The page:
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BioMed Research International
Volume 2013 (2013), Article ID 412370, 9 pages
http://dx.doi.org/10.1155/2013/412370
Research Article

A Pentaplex PCR Assay for the Detection and Differentiation of Shigella Species

1Department of Medical Microbiology & Parasitology, School of Medical Sciences, Universiti Sains Malaysia, Health Campus, 16150 Kubang Kerian, Kelantan, Malaysia
2Institute for Research in Molecular Medicine (INFORMM), Universiti Sains Malaysia, Health Campus, 16150 Kubang Kerian, Kelantan, Malaysia

Received 23 November 2012; Revised 6 January 2013; Accepted 11 January 2013

Academic Editor: Arun K. Bhunia

Copyright © 2013 Suvash Chandra Ojha et al. This is an open access article distributed under the Creative Commons Attribution License, which permits unrestricted use, distribution, and reproduction in any medium, provided the original work is properly cited.

Abstract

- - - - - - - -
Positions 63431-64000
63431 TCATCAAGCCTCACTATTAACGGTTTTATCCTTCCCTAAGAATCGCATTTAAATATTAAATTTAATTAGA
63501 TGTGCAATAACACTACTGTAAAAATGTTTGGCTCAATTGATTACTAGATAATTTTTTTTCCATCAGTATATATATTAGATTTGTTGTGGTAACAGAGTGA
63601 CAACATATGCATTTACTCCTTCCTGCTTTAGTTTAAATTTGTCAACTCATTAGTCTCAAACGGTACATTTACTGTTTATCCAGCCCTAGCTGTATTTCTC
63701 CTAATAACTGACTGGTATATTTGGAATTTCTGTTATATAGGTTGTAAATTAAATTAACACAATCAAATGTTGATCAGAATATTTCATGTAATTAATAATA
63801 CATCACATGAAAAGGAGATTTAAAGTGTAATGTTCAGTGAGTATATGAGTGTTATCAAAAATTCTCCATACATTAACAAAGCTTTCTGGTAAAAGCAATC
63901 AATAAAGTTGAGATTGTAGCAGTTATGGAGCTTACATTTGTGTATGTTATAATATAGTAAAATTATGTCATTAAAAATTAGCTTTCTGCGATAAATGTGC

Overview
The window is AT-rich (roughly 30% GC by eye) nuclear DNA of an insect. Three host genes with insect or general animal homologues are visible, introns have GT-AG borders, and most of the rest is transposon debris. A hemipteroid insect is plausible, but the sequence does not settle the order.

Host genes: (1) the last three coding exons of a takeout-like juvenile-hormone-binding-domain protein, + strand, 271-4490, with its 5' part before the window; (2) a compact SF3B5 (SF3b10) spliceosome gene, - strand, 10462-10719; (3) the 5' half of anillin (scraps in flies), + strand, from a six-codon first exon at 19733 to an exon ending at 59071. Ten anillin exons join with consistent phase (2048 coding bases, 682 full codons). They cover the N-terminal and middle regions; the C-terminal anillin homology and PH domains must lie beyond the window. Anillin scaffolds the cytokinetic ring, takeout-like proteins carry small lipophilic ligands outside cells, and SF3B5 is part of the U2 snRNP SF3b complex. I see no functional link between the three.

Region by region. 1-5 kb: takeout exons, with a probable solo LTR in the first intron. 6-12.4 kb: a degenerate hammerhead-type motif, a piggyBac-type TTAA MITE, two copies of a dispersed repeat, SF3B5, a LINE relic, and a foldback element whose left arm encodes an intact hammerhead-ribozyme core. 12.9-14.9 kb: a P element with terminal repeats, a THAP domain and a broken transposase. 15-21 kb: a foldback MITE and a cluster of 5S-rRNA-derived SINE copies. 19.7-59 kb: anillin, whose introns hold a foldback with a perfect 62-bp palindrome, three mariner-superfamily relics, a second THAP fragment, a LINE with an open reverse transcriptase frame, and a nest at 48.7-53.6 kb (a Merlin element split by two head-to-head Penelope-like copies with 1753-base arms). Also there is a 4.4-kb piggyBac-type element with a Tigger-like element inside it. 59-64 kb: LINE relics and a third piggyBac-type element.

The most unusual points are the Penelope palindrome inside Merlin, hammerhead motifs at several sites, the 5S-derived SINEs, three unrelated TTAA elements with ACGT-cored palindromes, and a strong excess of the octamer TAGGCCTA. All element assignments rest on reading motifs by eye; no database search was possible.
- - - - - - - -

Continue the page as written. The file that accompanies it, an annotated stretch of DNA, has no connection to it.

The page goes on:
The magnitude of shigellosis in developing countries is largely unknown because an affordable detection method is not available. Current laboratory diagnosis of Shigella spp. is laborious and time consuming and has low sensitivity. Hence, in the present study, a molecular-based diagnostic assay which amplifies simultaneously four specific genes to identify invC for Shigella genus, rfc for S. flexneri, wbgZ for S. sonnei, and rfpB for S. dysenteriae, as well as one internal control (ompA) gene, was developed in a single reaction to detect and differentiate Shigella spp. Validation with 120 Shigella strains and 37 non-Shigella strains yielded 100% specificity. The sensitivity of the PCR was 100 pg of genomic DNA, 5.4 × 104 CFU/ml, or approximately 120 CFU per reaction mixture of bacteria. The sensitivity of the pentaplex PCR assay was further improved following preincubation of the stool samples in Gram-negative broth. A preliminary study with 30 diarrhoeal specimens resulted in no cross-reaction with other non-Shigella strains tested. We conclude that the developed pentaplex PCR assay is robust and can provide information about the four target genes that are essential for the identification of the Shigella genus and the three Shigella species responsible for the majority of shigellosis cases.